Similar arguments apply to mechanistic considerations. Thus, the mechanism of solute transport is likely to be similar for all members of a permease family, with variations on a specific mechanistic theme being greatest when the sequence divergence is greatest [Pollock, 2002; Yen et al., 2002]. By contrast, for members of any two independently evolving permease families, the transport mechanisms may be entirely different. Extensive experimental work has established that phylogenetic data can also be used to predict substrate specificity, polarity of transport, and even intracellular localization, depending on the family and the degree of sequence divergence observed within that family [Busch and Saier, 2002; Emanuelsson et al., 2007].

Transport system families included in the current TC system are described in database format in TCDB [Saier et al., 2006]. TCDB provides detailed descriptions of and reference citations for (1) TC classes, (2) subclasses, (3) families, (4) subfamilies, and (5) individual proteins. Additionally, relevant software tools can be found on the TC website, facilitating examination and analysis of the world of transport proteins. The current list of transporter classes and subclasses is provided in table table1.1. TCDB is equipped with search tools that allow the user to search by key word, gene name, family, or protein sequence. Most proteins demonstrably homologous to a TC family member can be identified using TC-BLAST. Finally, TCDB is interconnected with other useful databases and websites [Saier et al., 2006; 2009].

Establishing Homology between Proteins

Statistical algorithms are used to establish homology between two proteins, two families of proteins, or two repeat sequences within the proteins of a single family [Zhai and Saier, 2002; Zhou et al. 2003]. In general, these depend on the ‘superfamily principle’ [Doolittle, 1981; 1986; Saier, 1994]. This principle simply states that if A is homologous to B, and B is homologous to C, then A is homologous to C. Care must be taken, however, that in establishing homology, corresponding domains or regions of the protein are being compared [Barabote et al., 2006; Serres and Riley, 2005]. Moreover, a reliable program must take into account unusual residue compositions as, for example, occur with membrane proteins that have a disproportionate percentage of hydrophobic residues, or proteins with multiple short repeat sequences that comprise a substantial fraction of the proteins or protein segments compared [Serres and Riley, 2005; Zhai and Saier, 2002].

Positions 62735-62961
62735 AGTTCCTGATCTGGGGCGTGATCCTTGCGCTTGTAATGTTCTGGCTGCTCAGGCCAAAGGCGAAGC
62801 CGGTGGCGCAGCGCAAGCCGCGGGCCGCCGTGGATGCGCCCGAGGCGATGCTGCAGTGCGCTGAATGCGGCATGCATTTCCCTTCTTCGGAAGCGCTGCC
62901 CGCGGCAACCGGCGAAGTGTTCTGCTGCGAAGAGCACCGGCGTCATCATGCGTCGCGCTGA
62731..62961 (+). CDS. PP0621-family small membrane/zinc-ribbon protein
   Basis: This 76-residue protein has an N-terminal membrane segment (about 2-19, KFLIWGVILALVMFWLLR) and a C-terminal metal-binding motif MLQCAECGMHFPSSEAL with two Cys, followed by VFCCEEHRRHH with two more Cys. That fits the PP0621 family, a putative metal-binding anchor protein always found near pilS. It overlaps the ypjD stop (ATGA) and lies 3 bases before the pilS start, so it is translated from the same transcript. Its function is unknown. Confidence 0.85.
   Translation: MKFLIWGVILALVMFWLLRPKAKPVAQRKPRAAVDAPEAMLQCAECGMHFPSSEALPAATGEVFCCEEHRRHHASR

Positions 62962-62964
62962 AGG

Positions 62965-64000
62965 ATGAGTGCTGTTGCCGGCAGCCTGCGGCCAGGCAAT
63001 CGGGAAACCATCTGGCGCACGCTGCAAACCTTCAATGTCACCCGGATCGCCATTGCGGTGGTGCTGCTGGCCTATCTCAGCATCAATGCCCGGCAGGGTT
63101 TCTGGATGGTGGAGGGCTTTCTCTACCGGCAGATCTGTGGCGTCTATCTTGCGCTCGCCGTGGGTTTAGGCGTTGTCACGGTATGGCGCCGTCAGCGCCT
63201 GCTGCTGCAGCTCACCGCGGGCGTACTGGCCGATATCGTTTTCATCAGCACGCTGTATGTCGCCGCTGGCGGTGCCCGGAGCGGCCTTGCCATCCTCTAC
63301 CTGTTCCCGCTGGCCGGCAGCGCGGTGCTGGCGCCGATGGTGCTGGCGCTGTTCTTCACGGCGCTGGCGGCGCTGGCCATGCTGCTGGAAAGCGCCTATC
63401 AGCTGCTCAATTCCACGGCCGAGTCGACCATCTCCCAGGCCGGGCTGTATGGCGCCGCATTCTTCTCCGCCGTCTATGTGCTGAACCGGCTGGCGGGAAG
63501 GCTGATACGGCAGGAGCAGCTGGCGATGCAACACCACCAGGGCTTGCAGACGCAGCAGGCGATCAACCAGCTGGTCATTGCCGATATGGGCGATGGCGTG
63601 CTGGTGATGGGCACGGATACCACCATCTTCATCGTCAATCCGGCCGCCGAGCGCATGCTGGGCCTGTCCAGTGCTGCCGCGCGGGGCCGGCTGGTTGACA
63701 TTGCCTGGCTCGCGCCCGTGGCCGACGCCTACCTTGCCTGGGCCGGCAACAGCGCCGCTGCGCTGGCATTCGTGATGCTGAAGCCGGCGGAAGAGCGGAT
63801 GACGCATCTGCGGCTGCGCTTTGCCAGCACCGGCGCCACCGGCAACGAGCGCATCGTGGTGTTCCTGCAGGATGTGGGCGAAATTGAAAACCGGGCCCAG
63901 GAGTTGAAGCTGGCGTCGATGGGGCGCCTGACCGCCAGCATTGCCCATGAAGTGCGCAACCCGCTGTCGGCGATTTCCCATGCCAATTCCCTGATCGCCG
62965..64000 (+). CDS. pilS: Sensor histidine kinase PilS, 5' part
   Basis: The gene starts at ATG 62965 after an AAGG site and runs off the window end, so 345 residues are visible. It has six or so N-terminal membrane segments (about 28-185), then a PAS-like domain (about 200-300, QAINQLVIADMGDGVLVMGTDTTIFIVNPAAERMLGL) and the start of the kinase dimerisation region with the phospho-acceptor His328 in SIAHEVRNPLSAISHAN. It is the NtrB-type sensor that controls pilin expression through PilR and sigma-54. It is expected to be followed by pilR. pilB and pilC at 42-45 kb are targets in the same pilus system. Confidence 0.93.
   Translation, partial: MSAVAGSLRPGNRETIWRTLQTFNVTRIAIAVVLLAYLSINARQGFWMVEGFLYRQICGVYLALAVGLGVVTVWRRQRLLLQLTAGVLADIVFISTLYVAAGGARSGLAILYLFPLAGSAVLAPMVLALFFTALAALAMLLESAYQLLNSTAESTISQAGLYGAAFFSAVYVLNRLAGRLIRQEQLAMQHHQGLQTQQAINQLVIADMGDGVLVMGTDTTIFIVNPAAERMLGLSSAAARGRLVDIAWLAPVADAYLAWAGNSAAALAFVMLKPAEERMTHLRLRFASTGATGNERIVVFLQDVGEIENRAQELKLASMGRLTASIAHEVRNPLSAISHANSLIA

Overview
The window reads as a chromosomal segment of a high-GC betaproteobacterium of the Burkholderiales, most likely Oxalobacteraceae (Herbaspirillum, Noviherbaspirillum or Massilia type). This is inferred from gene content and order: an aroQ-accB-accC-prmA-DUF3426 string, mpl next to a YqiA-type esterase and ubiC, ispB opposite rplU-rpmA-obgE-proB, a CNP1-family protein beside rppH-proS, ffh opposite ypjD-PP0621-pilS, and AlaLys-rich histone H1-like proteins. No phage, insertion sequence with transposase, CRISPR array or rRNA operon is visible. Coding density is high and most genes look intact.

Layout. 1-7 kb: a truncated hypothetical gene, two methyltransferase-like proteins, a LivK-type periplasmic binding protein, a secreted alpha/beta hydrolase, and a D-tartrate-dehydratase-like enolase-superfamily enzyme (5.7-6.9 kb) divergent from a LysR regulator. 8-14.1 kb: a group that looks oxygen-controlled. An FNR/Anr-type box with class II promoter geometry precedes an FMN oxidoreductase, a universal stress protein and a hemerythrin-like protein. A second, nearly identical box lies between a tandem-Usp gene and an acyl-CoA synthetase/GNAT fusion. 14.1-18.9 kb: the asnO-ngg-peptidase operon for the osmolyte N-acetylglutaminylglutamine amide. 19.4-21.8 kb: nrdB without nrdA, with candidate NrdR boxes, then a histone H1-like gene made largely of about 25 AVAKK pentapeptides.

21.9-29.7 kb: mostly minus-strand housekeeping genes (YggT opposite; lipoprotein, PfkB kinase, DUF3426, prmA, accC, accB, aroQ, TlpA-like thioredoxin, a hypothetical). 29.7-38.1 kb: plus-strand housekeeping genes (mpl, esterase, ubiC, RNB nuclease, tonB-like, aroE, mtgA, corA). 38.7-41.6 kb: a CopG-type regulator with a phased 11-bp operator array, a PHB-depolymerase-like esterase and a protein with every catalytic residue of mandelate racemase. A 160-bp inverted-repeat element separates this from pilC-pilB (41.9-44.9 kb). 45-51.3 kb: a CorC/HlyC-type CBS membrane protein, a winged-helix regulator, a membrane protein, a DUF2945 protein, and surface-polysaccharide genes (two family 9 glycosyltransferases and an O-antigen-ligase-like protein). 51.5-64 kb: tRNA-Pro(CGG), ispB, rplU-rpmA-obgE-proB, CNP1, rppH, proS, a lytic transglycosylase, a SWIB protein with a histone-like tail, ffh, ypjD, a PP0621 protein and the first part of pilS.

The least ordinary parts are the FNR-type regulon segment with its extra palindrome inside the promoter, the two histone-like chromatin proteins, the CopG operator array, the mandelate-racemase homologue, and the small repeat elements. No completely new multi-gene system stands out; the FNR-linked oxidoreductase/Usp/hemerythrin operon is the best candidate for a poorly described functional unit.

An average protein domain is roughly 60 residues long. Therefore, we have arbitrarily set the minimal length of sequences to be compared for purposes of establishing homology as 60 residues [Saier, 1994]. Further, if the two proteins are expected to be homologous throughout their lengths, these homologous segments should occur in comparable regions of the two proteins unless it can be shown that repeat sequences exist or domain shuffling has occurred [Barabote et al., 2005; 2006]. Then the two segments must occur in comparable regions of the repeats or domains. When protein domain order changes as sequences change through the evolutionary process, these changes must be taken into account [Barabote and Saier, 2005].

In 1994, we set up somewhat arbitrary, but very rigorous criteria for the purpose of establishing common evolutionary ancestry [Saier, 1994]. In the past 15 years, these procedures have never yielded false-positives. To be considered homologous, two proteins, when correctly aligned to maximize identities and similarities and minimize gaps, must give a comparison score of 9 SD. This value corresponds to a probability of 10–19 that this degree of sequence similarity could have occurred by chance [Dayhoff et al., 1983]. As noted above, the segments to be compared must align over a stretch of a least 60 residues. This requirement eliminates the possibility that convergent sequence evolution could account for the degree of similarity observed [Saier, 1994; 2000].

It is useful, not merely to establish homology when possible, but also to delineate independent origins for distinct families showing no significant sequence similarity. This is only possible if it can be shown that members of these two families arose by two different evolutionary pathways. Thus, two families with members possessing 6 transmembrane α-helical spanners (TMSs) must have arisen independently if one displays 3 repeat units of 2 TMSs while the other displays 2 repeats of 3 TMSs. The first arose by intragenic triplication of a 2 TMS-encoding genetic segment, while the other arose by intragenic duplication of a 3 TMS-encoding genetic unit. Of course, there still remains the possibility that the primordial 3 TMS unit arose from the 2 TMS unit by addition of an extra TMS, or vice versa.